When buybacks make sense
Berkshire Hathaway Chairman Warren Buffett has written extensively on the proper use of share buybacks in his annual shareholder letters, demonstrating his fondness for companies that engage in share buybacks when shares are significantly undervalued. The following is taken from his 1984 letter (I have edited it slightly because of space considerations):

The companies in which we have our largest investments have all engaged in significant stock repurchases at times when wide discrepancies existed between price and value. As shareholders, we find this encouraging and rewarding for two important reasons. The obvious point involves basic arithmetic: major repurchases at prices well below per-share intrinsic business value immediately increase, in a highly significant way, that value. When companies purchase their own stock, they often find it easy to get $2 of present value for $1.

The other benefit of repurchases is less subject to precise measurement but can be fully as important over time. By making repurchases when a company's market value is well below its business value, management clearly demonstrates that it is given to actions that enhance the wealth of shareholders, rather than to actions that expand management's domain but that do nothing for (or even harm) shareholders. Seeing this, shareholders and potential shareholders increase their estimates of future returns from the business. This upward revision, in turn, produces market prices more in line with intrinsic business value.

Back to Utah Medical
Let's now turn from theory to practice. Utah Medical has treated its shareholders to a textbook example of how good capital allocation adds to per-share intrinsic value. This first table shows revenues, net income, and free cash flow for Utah Medical for the years 1997 through 2001 (all figures in thousands). Note that there has been virtually no growth in sales, but some growth in net income. Free cash flow has been slightly declining for the past four years.

            2001     2000    1999    1998    1997  

Sales       $26,954  27,193  29,444  27,677  24,272
Net income  $ 5,934   5,373   5,468   4,858   4,322
FCF         $ 7,336   7,464   8,415   8,677   3,339

Now look at this table, starting with shares outstanding. Utah Medical has reduced average shares outstanding from slightly below 8.5 million to 5.2 million in just five years. This has allowed the company to more than double earnings per share and more than triple free cash flow per share over the five years.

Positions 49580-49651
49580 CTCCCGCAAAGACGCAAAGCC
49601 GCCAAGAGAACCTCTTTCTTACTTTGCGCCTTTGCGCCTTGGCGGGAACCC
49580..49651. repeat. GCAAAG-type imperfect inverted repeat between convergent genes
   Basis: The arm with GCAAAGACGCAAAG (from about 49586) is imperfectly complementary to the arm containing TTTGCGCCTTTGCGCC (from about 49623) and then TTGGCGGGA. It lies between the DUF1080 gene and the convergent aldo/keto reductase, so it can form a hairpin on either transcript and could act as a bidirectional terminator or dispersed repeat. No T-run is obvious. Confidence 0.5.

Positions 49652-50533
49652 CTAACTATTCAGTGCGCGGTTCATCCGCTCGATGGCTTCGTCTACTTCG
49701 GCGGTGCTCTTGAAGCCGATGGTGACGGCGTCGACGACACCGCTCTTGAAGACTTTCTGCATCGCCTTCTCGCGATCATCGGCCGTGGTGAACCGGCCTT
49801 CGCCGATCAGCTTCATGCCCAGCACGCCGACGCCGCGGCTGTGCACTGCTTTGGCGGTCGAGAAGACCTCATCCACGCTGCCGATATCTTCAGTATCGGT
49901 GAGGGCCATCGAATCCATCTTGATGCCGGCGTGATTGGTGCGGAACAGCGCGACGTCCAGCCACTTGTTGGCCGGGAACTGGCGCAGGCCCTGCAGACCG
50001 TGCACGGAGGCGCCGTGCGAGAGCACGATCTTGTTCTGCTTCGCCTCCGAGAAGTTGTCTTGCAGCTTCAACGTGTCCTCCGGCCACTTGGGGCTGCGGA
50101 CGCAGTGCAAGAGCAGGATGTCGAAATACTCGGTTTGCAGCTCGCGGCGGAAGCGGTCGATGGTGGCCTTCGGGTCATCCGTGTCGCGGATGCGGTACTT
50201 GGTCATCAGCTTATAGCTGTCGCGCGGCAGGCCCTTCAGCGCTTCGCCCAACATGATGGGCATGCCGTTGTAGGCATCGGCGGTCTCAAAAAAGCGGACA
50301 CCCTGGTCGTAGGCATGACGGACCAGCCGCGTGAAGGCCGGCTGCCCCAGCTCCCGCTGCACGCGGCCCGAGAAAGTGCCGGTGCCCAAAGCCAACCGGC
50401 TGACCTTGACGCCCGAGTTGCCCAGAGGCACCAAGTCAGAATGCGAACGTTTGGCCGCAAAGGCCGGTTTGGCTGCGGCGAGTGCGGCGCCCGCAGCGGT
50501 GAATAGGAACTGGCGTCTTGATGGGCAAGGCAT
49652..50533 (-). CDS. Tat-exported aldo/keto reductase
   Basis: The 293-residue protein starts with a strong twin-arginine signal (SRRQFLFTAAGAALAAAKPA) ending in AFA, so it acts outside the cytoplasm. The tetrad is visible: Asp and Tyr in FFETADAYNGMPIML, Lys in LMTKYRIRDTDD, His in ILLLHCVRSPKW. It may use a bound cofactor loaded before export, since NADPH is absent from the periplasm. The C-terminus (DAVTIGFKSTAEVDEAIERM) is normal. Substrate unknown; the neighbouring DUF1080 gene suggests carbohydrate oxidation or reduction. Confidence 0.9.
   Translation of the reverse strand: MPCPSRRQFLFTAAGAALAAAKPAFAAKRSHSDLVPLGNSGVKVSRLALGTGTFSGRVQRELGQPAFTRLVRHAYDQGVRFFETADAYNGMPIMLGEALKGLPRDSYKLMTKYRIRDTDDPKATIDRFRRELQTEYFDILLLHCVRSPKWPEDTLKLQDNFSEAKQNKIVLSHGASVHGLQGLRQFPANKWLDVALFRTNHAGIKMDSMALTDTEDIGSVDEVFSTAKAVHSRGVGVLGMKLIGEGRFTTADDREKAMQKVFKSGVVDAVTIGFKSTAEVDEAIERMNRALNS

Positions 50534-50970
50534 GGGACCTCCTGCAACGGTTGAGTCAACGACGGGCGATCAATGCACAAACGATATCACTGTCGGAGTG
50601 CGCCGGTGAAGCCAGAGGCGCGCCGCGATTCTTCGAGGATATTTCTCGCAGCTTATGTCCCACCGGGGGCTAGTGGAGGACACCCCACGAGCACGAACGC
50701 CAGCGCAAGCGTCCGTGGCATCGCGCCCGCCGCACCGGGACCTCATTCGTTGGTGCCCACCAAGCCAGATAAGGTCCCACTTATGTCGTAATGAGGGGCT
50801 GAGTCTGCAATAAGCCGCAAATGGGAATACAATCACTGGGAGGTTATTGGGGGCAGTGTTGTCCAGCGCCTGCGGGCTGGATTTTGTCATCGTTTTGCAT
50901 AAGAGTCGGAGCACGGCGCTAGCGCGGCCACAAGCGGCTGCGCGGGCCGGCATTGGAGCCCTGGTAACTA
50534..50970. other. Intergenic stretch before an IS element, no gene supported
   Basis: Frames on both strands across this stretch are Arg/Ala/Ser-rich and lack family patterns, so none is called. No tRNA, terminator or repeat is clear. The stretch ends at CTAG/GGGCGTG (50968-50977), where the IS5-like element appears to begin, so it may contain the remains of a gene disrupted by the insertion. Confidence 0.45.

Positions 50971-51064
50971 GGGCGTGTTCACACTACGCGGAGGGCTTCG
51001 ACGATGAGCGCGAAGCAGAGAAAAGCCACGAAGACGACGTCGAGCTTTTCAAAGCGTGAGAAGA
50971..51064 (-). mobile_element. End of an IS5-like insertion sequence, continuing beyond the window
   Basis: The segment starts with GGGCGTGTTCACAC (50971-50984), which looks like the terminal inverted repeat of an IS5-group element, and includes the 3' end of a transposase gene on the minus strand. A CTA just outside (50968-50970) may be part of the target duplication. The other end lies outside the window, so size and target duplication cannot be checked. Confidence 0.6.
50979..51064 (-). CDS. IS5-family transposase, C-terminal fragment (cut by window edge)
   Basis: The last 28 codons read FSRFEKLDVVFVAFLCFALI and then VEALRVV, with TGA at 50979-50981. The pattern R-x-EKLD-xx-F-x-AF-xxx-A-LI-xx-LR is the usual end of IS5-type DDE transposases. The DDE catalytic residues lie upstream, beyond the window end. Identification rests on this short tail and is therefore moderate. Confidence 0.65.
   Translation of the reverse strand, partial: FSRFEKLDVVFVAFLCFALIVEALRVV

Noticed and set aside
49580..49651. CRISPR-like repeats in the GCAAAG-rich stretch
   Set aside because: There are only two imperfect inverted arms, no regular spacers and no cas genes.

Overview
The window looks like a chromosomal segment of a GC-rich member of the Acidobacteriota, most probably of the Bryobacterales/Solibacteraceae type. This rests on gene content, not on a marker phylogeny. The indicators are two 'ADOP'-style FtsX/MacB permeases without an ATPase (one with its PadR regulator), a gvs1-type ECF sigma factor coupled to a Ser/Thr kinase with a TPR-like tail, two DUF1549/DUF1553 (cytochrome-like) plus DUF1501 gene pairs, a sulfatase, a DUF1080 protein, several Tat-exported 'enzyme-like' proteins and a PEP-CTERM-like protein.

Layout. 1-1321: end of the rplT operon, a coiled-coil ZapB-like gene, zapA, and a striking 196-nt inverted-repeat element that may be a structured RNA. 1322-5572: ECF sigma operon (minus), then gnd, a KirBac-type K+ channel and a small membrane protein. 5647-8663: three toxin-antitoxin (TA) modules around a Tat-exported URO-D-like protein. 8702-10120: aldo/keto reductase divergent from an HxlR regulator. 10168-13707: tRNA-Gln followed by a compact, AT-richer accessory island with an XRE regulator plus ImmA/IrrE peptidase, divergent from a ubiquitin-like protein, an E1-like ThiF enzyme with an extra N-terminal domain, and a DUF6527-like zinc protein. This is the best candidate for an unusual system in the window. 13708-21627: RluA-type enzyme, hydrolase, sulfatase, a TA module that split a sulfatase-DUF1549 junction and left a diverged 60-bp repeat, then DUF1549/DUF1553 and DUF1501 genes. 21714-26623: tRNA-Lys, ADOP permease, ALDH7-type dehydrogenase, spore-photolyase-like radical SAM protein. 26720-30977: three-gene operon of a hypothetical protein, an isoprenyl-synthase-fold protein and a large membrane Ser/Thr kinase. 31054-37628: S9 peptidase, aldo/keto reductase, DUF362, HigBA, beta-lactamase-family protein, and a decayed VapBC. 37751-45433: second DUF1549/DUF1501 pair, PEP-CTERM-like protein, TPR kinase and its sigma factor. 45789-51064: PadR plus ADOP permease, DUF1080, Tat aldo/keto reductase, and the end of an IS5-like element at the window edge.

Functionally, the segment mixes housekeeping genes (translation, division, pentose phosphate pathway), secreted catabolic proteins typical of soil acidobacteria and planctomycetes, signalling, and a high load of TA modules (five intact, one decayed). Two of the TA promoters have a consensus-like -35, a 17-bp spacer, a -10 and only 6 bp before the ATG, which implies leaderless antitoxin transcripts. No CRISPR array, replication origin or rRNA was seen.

2001    2000    1999    1998    1997 

Shares out.  5,210   5,978   7,197   8,273   8,495
EPS          $1.14   $0.90   $0.76   $0.59   $0.51
FCF/share    $1.41   $1.25   $1.17   $1.05   $0.39

Adding it all up
As best as I can figure it, Utah Medical has repurchased some 7.3 million shares since 1992 at a cost of about $65.3 million. That's an average of about $8.95 per share. Today, the price is $18 and change. I think it's fair to say that Utah Medical has gotten well over $1 in value for every $1 spent in share buybacks, value which has accrued to its shareholders.

So far in 2002, Utah Medical is having another exceptional year. Sales, profits, and cash flow are all improved in the first nine months of the year versus one year ago. In October, it announced another tender offer to repurchase up to 750,000 shares at $17.05, which was then a premium to the market price. This time, only 503,000 shares were tendered, which will still reduce shares outstanding by about 10%. I guess Utah Medical stockholders are starting to catch on to this game -- and the market is beginning to recognize the value, as well.

Guest columnist Zeke Ashton has been a long-time contributor to The Motley Fool and is the managing partner of Centaur Capital Partners LP, a money management firm based in Dallas, Texas. At the time of publication, Zeke had a long position in Utah Medical. Please send your feedback to zashton@centaurcapital.com.